A new album from Rush is invariably one of the most exciting events to grace any rock calendar and, having had my socks suitably blown off by the raucous Headlong Flight, and been tantalised by the prospect of a full-blown concept album in the offing, my anticipation levels soared to even greater heights than usual this time around. I couldn’t resist treating myself to the utterly indulgent Classic Rock fan pack – which I can heartily commend to Rush geeks everywhere – and have since been immensely grateful to have a brave new musical world at my fingertips, to withdraw into at my leisure from the inevitable disappointments of Euro 2012.
I should say right off the bat that this is not to be regarded as a conventional review; Rush albums take years to unfold their secrets, so please think of this merely as a modest sketch of my first impressions. Nor will I dwell overmuch on the conceptual aspect of this opus, save to say that it encompasses the classic Neil Peart themes of self-liberation, the imperative to pursue one’s individual destiny against the forces (hard and soft) that would constrain us, and the ultimate affirmation of the value of life. It is certainly worth sitting down with the lyrics and snippets of narrative that adorn the booklet while listening – a thoroughly absorbing experience – and I await Kevin J. Anderson’s companion novel with interest. At the same time, many of the songs on the album, notably including Headlong Flight and Wish them Well, have universal applications and can stand apart from the storyline with perfect ease.
And so to the music. More than anything, I think that Rush fans will be swept away by the sheer grandiosity of this album – a defining quality that is reflected not just in the creative ambition of the project as a whole, but in the expansiveness of the compositions and what I can only describe as the generosity of the playing, from all protagonists. While opening tracks Caravan and BU2B (brought up to believe), first streamed in 2010, will already be familiar to hardcore Rush fans, they sound fresh and exciting in context on the album, and set the tone for what is to follow, with their confident panache and insistent hooks. The hotly anticipated epics that the guys had promised – Clockwork Angels, The Anarchist, Seven Cities of Gold and The Garden, each weighing in at over six and a half minutes (Headlong Flight is over seven minutes long, but doesn’t feel like an epic: more of a full-frontal aural assault) – are marvellous in the original sense of the word; you can’t quite believe that what you’re experiencing is real. They are sweeping and compelling after the fashion of vintage tracks like 2112 and Xanadu, and also imbued with an emotional sweetness that accords well with a tonal warmth that has seldom been so prevalent on later Rush albums (kudos to producer Nick Raskulinecz). It seems almost superfluous to praise the quality of the musicianship on a Rush album, but I have to observe that Lifeson’s lead playing on this one is quite devastating; the solo he pulls off to take The Garden into its home stretch is surely one of the most sublime of his career. And that song in particular will certainly take pride of place in the Rush pantheon when the dust settles; I love the way Lee’s voice sounds against the simple chord progression, played at first acoustically to take the band right back to their roots, with its Led Zeppelin III overtones. The melodies, at first lazy and laconic, take on an heroic grandeur as the song builds to its emotive climax; along with such grand gestures, I also find myself charmed by so many smaller sparkling accoutrements – the way Lifeson’s guitar shadows the vocal line on the pre-chorus of Wish them Well, and his ringing chords answered by Lee’s bass flourishes on The Wreckers, in a way that strongly recalls Test for Echo (the album), to these ears. The latter, along with the short and sweet Halo Effect, merits special mention simply for being a beautifully written song.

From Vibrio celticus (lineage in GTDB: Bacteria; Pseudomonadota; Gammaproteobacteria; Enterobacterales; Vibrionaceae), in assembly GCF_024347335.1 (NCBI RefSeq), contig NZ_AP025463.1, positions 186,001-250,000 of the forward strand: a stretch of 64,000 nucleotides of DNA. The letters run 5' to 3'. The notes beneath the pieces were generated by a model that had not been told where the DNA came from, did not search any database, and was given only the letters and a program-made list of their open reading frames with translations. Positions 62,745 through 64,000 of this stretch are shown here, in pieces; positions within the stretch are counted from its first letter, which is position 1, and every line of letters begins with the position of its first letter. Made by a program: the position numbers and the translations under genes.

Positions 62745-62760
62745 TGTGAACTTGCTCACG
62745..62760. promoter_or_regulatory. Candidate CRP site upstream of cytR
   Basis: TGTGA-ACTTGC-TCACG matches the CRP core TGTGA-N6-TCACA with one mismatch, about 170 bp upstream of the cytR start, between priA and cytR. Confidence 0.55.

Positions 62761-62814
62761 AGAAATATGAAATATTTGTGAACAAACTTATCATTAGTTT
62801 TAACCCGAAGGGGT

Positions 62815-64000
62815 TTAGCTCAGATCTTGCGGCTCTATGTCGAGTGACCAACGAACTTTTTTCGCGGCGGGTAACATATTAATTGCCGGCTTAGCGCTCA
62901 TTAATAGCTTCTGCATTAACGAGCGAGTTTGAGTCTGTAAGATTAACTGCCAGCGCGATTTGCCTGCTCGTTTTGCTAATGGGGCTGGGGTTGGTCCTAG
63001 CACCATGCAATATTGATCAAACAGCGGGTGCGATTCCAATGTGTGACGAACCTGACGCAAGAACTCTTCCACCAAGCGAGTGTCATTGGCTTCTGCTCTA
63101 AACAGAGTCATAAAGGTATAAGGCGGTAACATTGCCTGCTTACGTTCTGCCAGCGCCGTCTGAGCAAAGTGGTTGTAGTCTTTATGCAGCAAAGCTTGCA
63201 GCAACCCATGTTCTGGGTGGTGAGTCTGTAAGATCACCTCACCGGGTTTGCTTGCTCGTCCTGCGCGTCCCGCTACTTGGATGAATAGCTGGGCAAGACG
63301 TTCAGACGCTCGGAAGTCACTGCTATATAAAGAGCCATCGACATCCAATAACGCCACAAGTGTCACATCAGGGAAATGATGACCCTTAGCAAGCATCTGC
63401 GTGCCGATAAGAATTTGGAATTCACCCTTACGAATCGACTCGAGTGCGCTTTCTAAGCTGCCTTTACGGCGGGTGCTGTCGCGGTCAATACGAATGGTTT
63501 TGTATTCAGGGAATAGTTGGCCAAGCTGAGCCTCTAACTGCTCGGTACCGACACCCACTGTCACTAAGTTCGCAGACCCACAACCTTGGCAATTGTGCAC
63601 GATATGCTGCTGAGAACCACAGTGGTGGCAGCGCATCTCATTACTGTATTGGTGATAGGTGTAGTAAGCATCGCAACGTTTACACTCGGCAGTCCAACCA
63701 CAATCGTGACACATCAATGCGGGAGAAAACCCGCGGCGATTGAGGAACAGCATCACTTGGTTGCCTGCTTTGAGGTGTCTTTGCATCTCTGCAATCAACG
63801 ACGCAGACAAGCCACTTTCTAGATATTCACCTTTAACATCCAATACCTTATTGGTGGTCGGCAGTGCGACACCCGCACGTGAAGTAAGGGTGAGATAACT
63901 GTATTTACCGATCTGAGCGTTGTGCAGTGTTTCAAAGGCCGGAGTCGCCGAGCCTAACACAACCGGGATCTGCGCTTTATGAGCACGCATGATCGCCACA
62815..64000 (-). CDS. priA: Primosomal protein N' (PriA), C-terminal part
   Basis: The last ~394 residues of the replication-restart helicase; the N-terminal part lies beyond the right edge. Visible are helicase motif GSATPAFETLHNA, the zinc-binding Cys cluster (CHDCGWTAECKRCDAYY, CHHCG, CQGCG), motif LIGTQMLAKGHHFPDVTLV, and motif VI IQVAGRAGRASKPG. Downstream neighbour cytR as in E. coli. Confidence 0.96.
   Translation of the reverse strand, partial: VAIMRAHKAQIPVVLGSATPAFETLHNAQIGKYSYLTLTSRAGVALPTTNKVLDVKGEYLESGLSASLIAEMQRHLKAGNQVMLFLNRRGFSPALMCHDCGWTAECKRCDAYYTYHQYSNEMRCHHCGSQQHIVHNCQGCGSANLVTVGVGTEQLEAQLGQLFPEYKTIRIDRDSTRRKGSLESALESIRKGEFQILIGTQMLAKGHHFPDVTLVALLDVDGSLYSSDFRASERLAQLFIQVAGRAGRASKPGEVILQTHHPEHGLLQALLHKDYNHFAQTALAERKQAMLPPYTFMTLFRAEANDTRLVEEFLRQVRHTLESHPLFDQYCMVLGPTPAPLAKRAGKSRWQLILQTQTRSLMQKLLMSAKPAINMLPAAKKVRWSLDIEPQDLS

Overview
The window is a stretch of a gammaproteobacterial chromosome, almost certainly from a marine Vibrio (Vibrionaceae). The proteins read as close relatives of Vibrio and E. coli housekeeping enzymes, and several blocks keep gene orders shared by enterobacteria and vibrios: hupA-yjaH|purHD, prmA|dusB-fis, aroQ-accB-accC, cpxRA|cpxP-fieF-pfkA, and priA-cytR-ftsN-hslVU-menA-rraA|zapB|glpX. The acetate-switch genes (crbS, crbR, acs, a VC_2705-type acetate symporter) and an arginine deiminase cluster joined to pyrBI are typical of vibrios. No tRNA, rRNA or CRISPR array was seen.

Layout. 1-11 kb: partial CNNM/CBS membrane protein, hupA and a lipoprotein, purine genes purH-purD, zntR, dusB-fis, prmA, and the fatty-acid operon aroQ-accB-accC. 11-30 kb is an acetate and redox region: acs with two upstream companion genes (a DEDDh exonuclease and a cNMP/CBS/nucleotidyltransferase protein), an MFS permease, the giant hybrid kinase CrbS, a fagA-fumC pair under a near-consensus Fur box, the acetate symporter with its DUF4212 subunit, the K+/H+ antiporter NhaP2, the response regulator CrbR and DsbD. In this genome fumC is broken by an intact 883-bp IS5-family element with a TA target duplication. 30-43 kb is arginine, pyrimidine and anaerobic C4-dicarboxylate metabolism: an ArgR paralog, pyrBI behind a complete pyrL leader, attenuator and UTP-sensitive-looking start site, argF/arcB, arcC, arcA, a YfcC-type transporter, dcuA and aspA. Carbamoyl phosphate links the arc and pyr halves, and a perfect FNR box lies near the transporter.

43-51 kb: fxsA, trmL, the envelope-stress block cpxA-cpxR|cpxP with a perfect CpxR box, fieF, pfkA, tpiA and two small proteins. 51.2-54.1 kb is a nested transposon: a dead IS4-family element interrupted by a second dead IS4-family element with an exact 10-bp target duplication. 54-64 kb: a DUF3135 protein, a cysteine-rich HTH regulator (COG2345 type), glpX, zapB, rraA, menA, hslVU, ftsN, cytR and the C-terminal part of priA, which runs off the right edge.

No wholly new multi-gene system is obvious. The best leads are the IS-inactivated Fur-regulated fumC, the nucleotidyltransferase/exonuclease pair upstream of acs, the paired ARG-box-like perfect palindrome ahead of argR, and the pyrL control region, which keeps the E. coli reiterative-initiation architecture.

My journey with Clockwork Angels has only just begun, but I feel that I can assert with confidence that it must be reckoned the second great album of this year (along with UFO’s Seven Deadly). Like UFO, it seems that Rush were determined to make a career-defining gesture with this one, and they have proven themselves more than up to the task. It is a measure of their graceful maturity that they succeed in ending on an uplifting note, in a minor key; hope is what remains to be seen.